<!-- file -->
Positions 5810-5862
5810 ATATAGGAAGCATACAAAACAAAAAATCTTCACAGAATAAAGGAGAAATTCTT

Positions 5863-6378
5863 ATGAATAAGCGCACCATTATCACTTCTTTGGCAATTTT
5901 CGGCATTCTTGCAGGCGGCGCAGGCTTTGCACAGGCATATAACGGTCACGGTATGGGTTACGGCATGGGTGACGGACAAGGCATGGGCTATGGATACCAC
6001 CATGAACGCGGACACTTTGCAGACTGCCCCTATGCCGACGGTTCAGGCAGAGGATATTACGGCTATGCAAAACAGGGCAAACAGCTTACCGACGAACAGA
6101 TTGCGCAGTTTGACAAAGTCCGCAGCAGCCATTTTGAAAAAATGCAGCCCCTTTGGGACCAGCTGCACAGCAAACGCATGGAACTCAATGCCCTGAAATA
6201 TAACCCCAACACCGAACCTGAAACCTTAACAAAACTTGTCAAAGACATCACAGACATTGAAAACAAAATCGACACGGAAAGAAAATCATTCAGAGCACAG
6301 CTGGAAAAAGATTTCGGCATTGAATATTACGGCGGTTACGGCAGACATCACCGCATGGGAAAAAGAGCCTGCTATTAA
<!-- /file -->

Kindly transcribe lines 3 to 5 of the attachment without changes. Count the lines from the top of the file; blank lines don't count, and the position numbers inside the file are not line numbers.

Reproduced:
Positions 5863-6378
5863 ATGAATAAGCGCACCATTATCACTTCTTTGGCAATTTT
5901 CGGCATTCTTGCAGGCGGCGCAGGCTTTGCACAGGCATATAACGGTCACGGTATGGGTTACGGCATGGGTGACGGACAAGGCATGGGCTATGGATACCAC